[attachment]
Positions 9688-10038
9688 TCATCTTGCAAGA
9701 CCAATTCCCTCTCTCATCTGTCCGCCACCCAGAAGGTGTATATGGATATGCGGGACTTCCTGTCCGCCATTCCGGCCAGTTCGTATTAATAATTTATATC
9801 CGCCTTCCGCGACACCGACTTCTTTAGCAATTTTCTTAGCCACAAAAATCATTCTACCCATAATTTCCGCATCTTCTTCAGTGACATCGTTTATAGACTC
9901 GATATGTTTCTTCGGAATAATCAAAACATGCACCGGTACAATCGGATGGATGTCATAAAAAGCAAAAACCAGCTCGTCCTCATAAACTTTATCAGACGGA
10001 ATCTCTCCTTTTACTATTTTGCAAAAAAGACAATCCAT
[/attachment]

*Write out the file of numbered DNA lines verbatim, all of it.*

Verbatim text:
Positions 9688-10038
9688 TCATCTTGCAAGA
9701 CCAATTCCCTCTCTCATCTGTCCGCCACCCAGAAGGTGTATATGGATATGCGGGACTTCCTGTCCGCCATTCCGGCCAGTTCGTATTAATAATTTATATC
9801 CGCCTTCCGCGACACCGACTTCTTTAGCAATTTTCTTAGCCACAAAAATCATTCTACCCATAATTTCCGCATCTTCTTCAGTGACATCGTTTATAGACTC
9901 GATATGTTTCTTCGGAATAATCAAAACATGCACCGGTACAATCGGATGGATGTCATAAAAAGCAAAAACCAGCTCGTCCTCATAAACTTTATCAGACGGA
10001 ATCTCTCCTTTTACTATTTTGCAAAAAAGACAATCCAT